Michael Skakel update: Attorneys to argue whether Kennedy cousin can be released on bond

Michael Skakel convicted for murder of Martha Moxley in Greenwich, in Superior Court court for hearing to determine if he can get a new trial, Stamford, Connecticut, in April 19, 2007.
Michael Skakel in an Oct. 2012 file photo
AP/Jessica Hill

(CBS/AP) VERNON, Connecticut - A Connecticut judge is scheduled to hear arguments on whether he has the authority to release Kennedy cousin Michael Skakel from prison while he awaits a new trial in the 1975 slaying of neighbor Martha Moxley.

WATCH: 48 Hours: "The Ghosts of Greenwich"

Judge Thomas Bishop scheduled a hearing Wednesday morning in Rockville Superior Court. Skakel is expected to attend.

Bishop ordered a new trial for Skakel last month, saying his trial attorney, Michael Sherman, failed to adequately represent him in 2002 when he was found guilty of bludgeoning Moxley with a golf club when they were 15-year-old neighbors in wealthy Greenwich.

Sherman has said he did all he could to prevent Skakel's conviction and denied he was distracted by media attention in the high-profile case.

Prosecutors said Sherman spent thousands of hours preparing the defense, challenged the state on large and small legal issues, consulted experts and was assisted by some of the state's top lawyers. Sherman attacked the state's evidence, presented an alibi and pointed the finger at an earlier suspect, prosecutors said.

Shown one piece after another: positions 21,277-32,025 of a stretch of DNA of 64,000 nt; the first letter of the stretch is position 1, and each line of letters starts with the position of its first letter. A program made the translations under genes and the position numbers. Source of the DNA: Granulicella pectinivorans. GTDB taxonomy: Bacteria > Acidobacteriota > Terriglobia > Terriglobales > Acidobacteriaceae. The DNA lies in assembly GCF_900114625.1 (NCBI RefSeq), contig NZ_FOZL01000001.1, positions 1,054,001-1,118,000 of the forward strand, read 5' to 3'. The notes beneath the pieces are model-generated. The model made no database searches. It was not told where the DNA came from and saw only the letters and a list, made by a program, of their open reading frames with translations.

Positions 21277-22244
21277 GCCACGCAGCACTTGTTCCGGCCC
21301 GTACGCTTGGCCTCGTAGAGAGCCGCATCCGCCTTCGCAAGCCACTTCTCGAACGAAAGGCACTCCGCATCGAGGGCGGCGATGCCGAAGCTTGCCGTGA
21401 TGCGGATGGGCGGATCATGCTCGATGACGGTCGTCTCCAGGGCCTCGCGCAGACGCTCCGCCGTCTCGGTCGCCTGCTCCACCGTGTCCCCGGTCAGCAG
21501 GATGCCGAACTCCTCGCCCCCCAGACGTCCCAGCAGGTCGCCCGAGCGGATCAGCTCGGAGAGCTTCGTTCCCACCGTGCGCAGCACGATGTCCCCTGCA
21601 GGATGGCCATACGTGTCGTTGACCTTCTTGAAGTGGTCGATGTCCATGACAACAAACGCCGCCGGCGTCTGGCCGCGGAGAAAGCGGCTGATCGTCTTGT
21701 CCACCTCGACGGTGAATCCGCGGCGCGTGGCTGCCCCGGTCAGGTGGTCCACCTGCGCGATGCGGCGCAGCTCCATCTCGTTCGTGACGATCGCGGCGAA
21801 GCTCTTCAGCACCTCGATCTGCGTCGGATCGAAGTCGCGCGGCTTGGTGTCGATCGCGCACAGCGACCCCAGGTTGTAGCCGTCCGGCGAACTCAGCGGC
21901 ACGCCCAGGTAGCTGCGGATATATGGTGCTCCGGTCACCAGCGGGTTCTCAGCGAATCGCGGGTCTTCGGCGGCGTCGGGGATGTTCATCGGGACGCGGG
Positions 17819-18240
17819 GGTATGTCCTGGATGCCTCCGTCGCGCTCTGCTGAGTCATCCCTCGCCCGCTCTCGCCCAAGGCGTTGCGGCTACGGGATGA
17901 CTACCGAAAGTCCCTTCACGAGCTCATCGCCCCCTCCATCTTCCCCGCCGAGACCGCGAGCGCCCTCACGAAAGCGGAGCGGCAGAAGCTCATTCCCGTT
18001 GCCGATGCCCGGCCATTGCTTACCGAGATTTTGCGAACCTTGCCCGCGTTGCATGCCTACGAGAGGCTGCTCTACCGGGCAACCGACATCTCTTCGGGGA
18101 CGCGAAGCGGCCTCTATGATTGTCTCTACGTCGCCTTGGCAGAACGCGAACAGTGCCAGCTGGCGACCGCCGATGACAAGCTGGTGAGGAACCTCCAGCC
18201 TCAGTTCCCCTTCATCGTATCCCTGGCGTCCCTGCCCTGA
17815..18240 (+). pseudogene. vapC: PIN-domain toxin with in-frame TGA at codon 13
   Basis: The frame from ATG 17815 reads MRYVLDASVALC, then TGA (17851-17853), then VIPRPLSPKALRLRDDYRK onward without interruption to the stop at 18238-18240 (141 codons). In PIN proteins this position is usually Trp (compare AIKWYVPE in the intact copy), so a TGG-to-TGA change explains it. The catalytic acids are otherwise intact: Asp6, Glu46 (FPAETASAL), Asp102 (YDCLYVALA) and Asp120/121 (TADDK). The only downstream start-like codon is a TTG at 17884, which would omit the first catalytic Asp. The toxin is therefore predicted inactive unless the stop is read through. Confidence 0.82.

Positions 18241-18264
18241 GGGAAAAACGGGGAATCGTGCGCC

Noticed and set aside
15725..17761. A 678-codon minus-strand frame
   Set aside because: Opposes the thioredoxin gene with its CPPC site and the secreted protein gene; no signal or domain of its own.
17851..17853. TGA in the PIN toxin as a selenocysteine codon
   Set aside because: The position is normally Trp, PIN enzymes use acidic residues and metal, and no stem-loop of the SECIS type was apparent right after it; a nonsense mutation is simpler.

The 53-year-old nephew of Robert F. Kennedy's widow, Ethel Kennedy, is serving 20 years to life.

Skakel's current attorney, Hubert Santos, filed a motion after the ruling seeking a $500,000 bond. Bishop asked for legal briefs from both sides, questioning whether he has the authority to consider a motion for bond because his orders are stayed and state law excludes bail for those convicted of murder.

Prosecutor Susann Gill said state law excludes bail for those convicted of murder and terminating the stay would thwart the administration of justice by requiring the state to retry Skakel before an appeal is finished.

"The state is entitled to avail itself of the appellate process and seek vindication of a result it believes to be unjust," Gill wrote.

Santos said Bishop has the authority and keeping Skakel in prison would be a miscarriage of justice. Santos said automatic stays during appeals do not apply to cases like Skakel's and, even if they did, the court has the authority to terminate the stay.

Skakel "has been returned to the status of an innocent defendant awaiting trial," Santos wrote, adding he was not a flight risk and contends it's "highly unlikely" prosecutors will win their appeal.

Gill said she disagrees that an appeal likely won't be successful.

Sherman has said he did all he could to prevent Skakel's conviction and prosecutors have defended his work.

Complete coverage of Michael Skakel on Crimesider